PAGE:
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  1. #1
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    File doesn't copy to USB stick tho plenty of room

    This is a problem I come across occasionally copying a file from an HDD to a 16gb USB stick. To pick an example that just occurred, the file is a 4.5 gb .mkv video and the USB stick has 4.6 gb free, yet I get a 'destination disk is full' error message. Maybe too tight. So I start deleting files (350-750mb) from the stick one by one and test after each. Same message, all the way up to 6.3 gb free. Then I do everything from refreshing the USB stick to defragging to rebooting the computer. Still the same. The stick is good and this occurs with both XYplorer and Windows Explorer (xp/sp3). Any explanations? Thanks.
    Last edited by highstream; 2011-02-05 at 21:56.

  2. #2
    Gold Lounger Roderunner's Avatar
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    What's the file type on the USB FAT32 or NTFS ?
    O wad some Power the giftie gie us, to see oursels as ithers see us!

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    Super Moderator RetiredGeek's Avatar
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    What RR was getting at is the maximum file size on a FAT {File Allocation Table} formatted drive is 4 Gigabytes.

    To check Right-Click on the device in Explorer and select Properties.
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    RG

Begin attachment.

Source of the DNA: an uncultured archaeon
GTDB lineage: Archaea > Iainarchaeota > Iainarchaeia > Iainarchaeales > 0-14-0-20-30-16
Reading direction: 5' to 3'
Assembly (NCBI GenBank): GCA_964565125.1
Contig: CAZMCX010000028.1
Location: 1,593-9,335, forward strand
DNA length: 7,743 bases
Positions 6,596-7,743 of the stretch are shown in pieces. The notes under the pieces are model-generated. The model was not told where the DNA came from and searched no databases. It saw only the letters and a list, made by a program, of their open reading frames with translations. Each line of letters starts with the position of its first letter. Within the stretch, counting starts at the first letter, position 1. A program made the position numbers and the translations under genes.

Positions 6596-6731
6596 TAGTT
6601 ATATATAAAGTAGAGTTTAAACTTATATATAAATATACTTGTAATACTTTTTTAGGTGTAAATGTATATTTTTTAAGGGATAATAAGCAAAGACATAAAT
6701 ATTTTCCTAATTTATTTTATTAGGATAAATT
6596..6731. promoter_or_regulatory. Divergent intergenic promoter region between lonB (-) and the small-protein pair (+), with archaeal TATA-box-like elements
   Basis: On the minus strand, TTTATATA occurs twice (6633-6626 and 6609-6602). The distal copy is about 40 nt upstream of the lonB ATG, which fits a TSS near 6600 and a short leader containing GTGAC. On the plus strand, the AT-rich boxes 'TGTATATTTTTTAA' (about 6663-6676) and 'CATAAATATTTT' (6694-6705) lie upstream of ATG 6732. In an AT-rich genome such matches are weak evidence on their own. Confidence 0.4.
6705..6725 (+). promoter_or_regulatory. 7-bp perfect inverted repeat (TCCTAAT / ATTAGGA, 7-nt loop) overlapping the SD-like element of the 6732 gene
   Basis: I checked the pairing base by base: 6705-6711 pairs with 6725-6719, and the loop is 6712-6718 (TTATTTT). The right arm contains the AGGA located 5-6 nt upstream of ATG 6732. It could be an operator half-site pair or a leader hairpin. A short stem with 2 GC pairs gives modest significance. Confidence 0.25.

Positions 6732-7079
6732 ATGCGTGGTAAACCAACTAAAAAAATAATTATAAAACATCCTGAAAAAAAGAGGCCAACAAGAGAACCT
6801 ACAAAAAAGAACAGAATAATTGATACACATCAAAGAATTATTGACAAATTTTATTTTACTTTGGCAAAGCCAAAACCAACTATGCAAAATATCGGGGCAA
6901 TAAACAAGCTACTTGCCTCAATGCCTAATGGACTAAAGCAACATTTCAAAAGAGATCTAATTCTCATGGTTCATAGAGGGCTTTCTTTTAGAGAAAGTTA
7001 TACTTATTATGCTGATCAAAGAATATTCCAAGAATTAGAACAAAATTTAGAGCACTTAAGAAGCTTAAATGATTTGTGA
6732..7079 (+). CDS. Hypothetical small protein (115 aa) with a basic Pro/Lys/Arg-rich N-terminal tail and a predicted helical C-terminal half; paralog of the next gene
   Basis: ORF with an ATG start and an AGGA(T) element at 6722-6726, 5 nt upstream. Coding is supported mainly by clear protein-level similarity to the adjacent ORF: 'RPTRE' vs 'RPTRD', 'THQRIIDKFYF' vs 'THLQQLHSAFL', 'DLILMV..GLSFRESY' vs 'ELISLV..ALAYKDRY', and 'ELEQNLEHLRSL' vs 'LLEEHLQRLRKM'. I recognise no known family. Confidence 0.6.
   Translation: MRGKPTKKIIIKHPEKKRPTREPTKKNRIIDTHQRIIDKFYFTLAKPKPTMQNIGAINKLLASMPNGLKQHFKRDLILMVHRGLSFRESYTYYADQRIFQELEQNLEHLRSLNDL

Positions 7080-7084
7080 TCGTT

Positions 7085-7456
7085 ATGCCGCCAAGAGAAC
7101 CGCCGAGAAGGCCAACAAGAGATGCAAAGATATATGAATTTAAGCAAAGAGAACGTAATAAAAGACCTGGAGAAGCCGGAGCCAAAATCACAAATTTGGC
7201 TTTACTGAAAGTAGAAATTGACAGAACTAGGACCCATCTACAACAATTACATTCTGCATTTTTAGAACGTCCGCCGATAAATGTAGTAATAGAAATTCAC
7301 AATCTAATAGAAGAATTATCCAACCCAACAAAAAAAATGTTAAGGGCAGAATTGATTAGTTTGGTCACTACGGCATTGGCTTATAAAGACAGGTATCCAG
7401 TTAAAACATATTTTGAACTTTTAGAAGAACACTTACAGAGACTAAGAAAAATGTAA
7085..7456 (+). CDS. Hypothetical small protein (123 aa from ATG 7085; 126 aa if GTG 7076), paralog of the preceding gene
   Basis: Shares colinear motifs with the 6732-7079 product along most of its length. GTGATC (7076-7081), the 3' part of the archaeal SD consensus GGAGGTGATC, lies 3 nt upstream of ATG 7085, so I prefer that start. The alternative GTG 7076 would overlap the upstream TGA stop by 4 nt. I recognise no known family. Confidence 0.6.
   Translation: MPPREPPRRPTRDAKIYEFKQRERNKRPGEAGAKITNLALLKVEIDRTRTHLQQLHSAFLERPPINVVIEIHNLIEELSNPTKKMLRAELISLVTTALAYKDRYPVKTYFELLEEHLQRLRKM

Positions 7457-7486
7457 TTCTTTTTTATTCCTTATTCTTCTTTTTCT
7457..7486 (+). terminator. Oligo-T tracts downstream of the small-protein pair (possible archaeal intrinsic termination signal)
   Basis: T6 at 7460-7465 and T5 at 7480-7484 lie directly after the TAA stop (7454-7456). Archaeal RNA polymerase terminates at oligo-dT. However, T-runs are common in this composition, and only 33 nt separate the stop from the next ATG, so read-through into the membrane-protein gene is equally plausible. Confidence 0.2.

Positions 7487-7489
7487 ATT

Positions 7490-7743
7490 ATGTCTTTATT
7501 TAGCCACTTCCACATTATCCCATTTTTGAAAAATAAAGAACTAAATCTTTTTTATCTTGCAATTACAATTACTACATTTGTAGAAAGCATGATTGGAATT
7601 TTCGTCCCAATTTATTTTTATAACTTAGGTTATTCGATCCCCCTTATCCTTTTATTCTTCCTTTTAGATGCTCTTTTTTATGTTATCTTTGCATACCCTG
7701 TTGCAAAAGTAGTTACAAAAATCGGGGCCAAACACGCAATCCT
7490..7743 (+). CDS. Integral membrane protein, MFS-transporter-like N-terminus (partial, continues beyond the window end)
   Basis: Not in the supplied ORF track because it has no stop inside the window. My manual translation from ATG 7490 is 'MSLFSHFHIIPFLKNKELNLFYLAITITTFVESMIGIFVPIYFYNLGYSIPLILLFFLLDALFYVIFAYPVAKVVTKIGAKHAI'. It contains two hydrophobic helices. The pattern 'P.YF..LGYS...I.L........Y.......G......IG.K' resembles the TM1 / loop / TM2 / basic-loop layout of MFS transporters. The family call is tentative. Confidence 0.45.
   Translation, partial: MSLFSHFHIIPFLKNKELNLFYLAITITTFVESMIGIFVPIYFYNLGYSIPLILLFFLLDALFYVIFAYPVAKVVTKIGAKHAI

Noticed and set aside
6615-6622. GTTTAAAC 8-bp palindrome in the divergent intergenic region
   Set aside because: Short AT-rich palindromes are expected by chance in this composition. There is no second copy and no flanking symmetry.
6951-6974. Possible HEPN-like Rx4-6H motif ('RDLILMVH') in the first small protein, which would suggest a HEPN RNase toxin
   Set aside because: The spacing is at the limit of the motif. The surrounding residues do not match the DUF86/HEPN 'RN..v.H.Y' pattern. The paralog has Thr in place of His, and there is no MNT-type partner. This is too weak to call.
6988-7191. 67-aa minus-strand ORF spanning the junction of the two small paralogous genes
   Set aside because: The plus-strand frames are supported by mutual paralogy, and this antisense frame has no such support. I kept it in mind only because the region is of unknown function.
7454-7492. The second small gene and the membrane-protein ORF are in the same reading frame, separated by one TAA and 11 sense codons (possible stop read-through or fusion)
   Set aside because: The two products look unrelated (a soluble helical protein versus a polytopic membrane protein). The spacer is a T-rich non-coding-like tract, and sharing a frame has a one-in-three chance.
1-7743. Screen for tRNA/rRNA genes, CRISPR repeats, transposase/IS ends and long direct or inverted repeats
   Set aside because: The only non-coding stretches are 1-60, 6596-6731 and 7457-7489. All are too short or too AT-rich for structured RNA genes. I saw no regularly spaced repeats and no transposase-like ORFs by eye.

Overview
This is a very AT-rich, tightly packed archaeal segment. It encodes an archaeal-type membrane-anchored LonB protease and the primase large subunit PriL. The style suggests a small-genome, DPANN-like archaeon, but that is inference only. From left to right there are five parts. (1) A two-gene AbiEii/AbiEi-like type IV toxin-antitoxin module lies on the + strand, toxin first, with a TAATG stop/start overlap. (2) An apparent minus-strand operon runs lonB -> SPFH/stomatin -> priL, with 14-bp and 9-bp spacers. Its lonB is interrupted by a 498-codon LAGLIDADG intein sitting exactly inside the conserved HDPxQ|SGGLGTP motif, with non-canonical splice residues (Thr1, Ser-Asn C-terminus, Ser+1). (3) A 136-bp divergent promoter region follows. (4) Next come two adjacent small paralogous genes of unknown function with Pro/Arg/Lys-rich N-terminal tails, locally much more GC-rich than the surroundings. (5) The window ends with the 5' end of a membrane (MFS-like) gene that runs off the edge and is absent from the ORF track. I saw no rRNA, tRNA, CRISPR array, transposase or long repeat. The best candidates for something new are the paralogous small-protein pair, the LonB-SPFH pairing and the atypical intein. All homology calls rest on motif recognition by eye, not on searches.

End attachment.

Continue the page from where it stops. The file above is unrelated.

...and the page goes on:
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  4. #4
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    Suspected there was a simple explanation. In looking around, the alternatives are reformatting to NTFS or exFAT. With NTFS, the downside is having to use Safely Remove Hardware everytime or expect data corruption. Does that caveat apply to exFAT? I didn't find any mention of it and so went ahead on a spare 8gb stick to see what happens. Thanks.

  5. #5
    Gold Lounger Roderunner's Avatar
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    highstream, my USB's are all NTFS and I always use 'safely remove' even though they are set as:-

    Attachment 27382
    O wad some Power the giftie gie us, to see oursels as ithers see us!

  6. #6
    3 Star Lounger
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    That need has to do with the nature of NTFS, doesn't it? Turned out the media box doesn't like exFAT.

  7. #7
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    It is not just the nature of NTFS. NTFS is much more robust and stable than any of the FAT varieties. It is the nature of a removable device and how the OS intereacts with them.

    Joe

  8. #8
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    Since I don't have independent expertise, in citing issues about NTFS, Safely Remove and data corruption I was repeating what I'd found on several technical sites via a google search for something like 'USB format FAT32.' Virtually all said the same thing about NTFS and USB, and counterposed it to working with FAT32 (and implicitly exFAT). Here's one example from http://www.pcmech.com/article/fat32-...-stick-how-to/

    "DRAWBACK: [to using NTFS]
    Yes there is a drawback to this and a rather large one.
    When you have your USB stick set up in this mode, you absolutely must use the "Safely Remove Hardware" method before disconnecting the stick from the computer and you absolutely CANNOT forget to do this. If you do, the data is sure to get corrupted in short order."

    I've never had any data corruption problems attributable to FAT32 and choosing/using quick removal with several USB sticks and didn't find any sites that cited any.
    Last edited by highstream; 2011-02-07 at 14:07.

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